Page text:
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Mr. Smarty Plants - Inoculant for bluebonnets

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Monday - October 08, 2007

From: Lago Vista, TX
Region: Southwest
Topic: Seed and Plant Sources
Title: Inoculant for bluebonnets
Answered by: Nan Hampton and Joe Marcus

QUESTION:

Where can I find inoculant for my bluebonnets? I have searched high and low. Native American Seeds does not carry it. I can buy it for soybeans in a huge quantity, but am not sure that this is the correct bacteria formulation. Is there a source that you know of? Thank you.

ANSWER:

If you read the entry in the Native Plant Database for Lupinus texensis (Texas bluebonnet), it says:

"If planting this species in areas where it has not formerly grown it may be helpful to inoculate the soil with a rhizobium (soil-borne bacteria which form nitrogen-rich root nodules) for lupines."

It is in fact, not really necessary to inoculate the soil to successfully grow bluebonnets. Rhizobium does help bluebonnets and other, mostly leguminous, plants grow in poor, nitrogen-deficient soils. Given sufficient nitrogen fertilizer and grown in reasonably high pH soil, bluebonnets will grow and flower just fine. Also, bluebonnet seeds often come pre-inoculated from the seed seller.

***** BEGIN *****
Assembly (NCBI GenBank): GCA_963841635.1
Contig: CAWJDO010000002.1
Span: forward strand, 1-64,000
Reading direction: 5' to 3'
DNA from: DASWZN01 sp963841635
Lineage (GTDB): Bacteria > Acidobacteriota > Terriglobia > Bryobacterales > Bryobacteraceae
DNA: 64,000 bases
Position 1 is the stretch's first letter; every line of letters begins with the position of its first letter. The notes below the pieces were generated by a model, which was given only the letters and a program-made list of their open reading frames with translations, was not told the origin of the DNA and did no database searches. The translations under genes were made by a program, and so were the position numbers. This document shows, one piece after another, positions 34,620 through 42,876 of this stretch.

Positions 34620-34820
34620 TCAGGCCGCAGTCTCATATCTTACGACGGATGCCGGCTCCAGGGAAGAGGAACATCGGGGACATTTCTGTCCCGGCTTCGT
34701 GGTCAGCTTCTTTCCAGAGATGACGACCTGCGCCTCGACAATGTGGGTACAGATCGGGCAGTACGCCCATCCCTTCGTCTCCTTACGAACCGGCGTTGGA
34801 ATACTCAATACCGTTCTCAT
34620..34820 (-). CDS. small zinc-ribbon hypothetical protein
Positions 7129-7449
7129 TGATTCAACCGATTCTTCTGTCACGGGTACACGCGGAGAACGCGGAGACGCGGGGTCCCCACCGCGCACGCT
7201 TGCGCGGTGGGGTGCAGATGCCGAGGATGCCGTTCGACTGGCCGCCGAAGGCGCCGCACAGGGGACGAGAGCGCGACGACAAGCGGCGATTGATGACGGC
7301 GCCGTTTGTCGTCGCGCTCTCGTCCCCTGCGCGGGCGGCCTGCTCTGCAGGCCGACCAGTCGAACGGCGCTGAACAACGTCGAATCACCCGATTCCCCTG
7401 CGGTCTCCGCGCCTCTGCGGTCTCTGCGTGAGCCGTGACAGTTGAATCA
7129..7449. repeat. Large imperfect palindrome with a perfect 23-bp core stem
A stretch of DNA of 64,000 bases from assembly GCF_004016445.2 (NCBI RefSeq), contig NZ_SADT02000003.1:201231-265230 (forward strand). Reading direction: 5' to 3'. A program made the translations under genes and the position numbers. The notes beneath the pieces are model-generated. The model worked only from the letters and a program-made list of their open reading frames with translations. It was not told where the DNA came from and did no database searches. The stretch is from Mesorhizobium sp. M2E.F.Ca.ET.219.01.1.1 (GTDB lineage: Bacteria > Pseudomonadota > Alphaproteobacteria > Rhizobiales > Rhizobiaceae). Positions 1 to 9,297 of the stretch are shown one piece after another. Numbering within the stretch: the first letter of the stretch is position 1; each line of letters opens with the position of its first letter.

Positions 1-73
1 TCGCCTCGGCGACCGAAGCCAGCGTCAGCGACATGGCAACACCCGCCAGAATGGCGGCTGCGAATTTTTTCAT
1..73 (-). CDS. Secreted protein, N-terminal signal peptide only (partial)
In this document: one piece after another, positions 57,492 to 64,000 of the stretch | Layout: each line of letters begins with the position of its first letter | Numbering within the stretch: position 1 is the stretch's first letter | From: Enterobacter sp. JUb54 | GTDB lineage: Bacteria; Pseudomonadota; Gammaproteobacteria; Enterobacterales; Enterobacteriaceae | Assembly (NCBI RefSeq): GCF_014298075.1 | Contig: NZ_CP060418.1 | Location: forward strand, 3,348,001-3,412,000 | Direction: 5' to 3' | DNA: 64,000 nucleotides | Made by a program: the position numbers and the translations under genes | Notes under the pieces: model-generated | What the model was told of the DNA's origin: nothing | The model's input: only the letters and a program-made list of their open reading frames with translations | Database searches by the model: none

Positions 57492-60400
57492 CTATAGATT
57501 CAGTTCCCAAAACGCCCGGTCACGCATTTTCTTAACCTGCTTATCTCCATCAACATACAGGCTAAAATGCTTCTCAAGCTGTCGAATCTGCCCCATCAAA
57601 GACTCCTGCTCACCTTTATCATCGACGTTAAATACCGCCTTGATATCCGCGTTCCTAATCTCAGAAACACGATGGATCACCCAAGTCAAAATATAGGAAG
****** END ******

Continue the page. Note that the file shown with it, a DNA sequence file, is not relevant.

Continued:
Unfortunately, there are few sources for obtaining Rhizobium cultures. I did find one source, Becker Underwood in Australia with worldwide production and marketing, that lists a rhizobium inoculant for lupins. The USDA has a Rhizobium Germplasm Collection that provides free cultures for research but they do not have a database of strains available. You can see a list of other bacterial culture collections worldwide. Apparently rhizobium inoculant used to be available in powdered form in nurseries, but I have not been able to find any suppliers listed on the internet. You might check our National Suppliers Directory for nurseries in your area that specialize in native plants and telephone or e-mail them to see if they have it.

 

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